And then, we step off that underwater cliff, and go down very deep. Sometimes the cold drags at us, like snagging weed, seeming to want to kill us. Making it back to the surface of life becomes an enormous struggle. We wonder if we will ever regain the joy and the innocence of the shallows!

Or, maybe we are like the Year Seven boy on the camp who had an innate knack for sail boards. It took me weeks to finally catch on to handling one of those things, but after 40 minutes mucking around he was up and sailing; a prodigy. And our Year Seven went ripping up and down the bay in delight, and at speed, all the while slowly moving further out from the shore.

When he decided to come in, he found himself far distant, with the wind against him, and began to wonder if he would ever get home! Life can be like that, too.


Imagine if we planned life to cope only with the good times. Imagine if we’d said to the girls on their sail board, “You won’t need life jackets. We’re only in shallow water.” That lass who fell over the edge could have drowned as she plunged down into the cold depths.

Life needs a life jacket. A religion which can’t deal with the worst of life, is not worth having.

John’s gospel, is a gospel which deals with the deepest, coldest water over the edge of those cliffs which we can’t see coming.  It deals with death.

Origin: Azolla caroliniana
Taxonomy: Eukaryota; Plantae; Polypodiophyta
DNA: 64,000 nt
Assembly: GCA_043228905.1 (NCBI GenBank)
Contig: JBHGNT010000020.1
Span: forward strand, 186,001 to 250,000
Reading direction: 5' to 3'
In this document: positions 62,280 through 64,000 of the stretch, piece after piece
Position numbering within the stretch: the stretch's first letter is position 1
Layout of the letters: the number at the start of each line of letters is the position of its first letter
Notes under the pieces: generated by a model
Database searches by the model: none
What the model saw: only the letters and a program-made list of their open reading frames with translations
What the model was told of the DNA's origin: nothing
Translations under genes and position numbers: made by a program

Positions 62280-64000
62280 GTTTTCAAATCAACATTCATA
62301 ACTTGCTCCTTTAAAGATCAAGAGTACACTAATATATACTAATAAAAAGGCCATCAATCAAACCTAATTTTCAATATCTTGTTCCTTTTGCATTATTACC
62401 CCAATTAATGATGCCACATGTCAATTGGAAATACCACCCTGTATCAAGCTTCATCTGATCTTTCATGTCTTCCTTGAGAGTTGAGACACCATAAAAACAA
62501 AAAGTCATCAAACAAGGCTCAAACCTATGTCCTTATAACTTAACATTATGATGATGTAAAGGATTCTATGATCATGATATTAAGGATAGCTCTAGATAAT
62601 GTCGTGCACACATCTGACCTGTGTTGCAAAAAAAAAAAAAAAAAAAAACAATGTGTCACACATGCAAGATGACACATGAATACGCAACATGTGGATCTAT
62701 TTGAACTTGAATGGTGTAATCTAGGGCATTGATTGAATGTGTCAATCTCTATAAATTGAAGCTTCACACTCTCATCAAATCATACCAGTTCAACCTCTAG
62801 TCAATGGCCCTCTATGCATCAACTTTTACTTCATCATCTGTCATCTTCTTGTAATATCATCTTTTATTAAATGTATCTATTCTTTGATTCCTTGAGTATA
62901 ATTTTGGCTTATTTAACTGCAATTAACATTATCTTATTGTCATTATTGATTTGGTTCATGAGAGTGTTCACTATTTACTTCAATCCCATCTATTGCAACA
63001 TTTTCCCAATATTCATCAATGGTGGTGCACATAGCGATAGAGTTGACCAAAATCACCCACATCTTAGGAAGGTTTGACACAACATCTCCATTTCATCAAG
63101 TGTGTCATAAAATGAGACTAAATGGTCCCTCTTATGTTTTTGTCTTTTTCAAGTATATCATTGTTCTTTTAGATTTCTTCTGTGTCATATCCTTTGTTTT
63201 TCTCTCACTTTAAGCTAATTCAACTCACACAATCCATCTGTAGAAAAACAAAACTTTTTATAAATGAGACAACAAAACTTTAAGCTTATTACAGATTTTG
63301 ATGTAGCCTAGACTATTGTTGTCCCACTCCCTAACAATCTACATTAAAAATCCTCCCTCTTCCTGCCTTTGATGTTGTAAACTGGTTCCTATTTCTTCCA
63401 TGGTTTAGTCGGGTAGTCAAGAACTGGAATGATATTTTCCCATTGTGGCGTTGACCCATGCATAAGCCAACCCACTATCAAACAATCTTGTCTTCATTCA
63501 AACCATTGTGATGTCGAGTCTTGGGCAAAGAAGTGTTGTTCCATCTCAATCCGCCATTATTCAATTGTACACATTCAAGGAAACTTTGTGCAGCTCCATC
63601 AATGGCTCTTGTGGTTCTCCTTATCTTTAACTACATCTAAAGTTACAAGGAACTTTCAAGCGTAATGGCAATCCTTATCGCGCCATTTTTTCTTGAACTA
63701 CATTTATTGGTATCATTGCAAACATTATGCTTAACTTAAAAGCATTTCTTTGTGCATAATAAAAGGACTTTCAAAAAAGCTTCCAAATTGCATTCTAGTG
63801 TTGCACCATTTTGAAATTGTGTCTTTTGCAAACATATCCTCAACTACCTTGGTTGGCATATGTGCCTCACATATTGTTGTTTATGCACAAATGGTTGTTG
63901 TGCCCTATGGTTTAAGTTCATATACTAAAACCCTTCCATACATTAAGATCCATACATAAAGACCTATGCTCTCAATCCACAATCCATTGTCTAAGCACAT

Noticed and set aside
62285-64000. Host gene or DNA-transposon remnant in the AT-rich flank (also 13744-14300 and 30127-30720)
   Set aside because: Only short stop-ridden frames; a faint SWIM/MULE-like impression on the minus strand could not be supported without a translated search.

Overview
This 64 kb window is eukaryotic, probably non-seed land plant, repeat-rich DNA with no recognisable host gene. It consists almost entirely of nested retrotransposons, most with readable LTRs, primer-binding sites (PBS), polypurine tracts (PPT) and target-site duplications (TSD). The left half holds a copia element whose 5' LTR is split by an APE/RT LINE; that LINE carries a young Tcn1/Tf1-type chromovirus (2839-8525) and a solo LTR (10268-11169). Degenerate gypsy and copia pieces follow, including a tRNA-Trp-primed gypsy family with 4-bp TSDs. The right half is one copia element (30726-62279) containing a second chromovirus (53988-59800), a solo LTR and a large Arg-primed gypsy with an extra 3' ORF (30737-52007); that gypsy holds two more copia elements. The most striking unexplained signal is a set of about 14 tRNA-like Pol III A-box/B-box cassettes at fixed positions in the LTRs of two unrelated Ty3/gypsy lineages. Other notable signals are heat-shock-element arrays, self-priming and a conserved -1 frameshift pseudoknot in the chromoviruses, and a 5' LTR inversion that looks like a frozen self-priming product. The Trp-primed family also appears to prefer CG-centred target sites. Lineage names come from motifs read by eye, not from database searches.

We don’t know what happened when Jesus died. We can guess. We can imagine the shock, and the pain, and the denial. We can imagine the feeling of being dumped in the coldest, deepest water, and floundering to survive, as everything we hoped for seemed to be washed away, and lost.

All we know is that after a few years, letters keep surfacing. People like Paul, the apostle, were talking about Jesus being resurrected, somehow moving on after death. People began to sense a new presence in their lives, which they identified as Jesus. They began to wonder if his dying, was not actually the disaster it seemed, but the way to freedom from death, and the way to a more full and meaningful life.

By the time we get to John’s gospel, it’s 70 or 80 years since Jesus has died. John writes in a mystical style that to our eyes seems a bit west of weird, and on the way to being freaky. But, if we give him time, and don’t turn off, the message is clear. He has Jesus saying,

32...  when I am lifted up from the earth, [I] will draw all people to myself.’ 33He said this to indicate the kind of death he was to die.

The death on the cross is the “lifting up” he is talking about, and it is clear that John understood Jesus death was inevitable, and in some sense, needed to happen. Our salvation comes through a dying. As John said in last week’s reading, God so loved the world that he gave his only son, so that whoever believes in him may not perish, but have eternal life.

Eternal life is not life after death. Eternal life is now... life seen and experienced with different eyes; a different quality of life; life on a different plane, even here. It is life where the deep, cold depths of tragedy and pain, which seek to draw us down and drown us, begin to lose their power.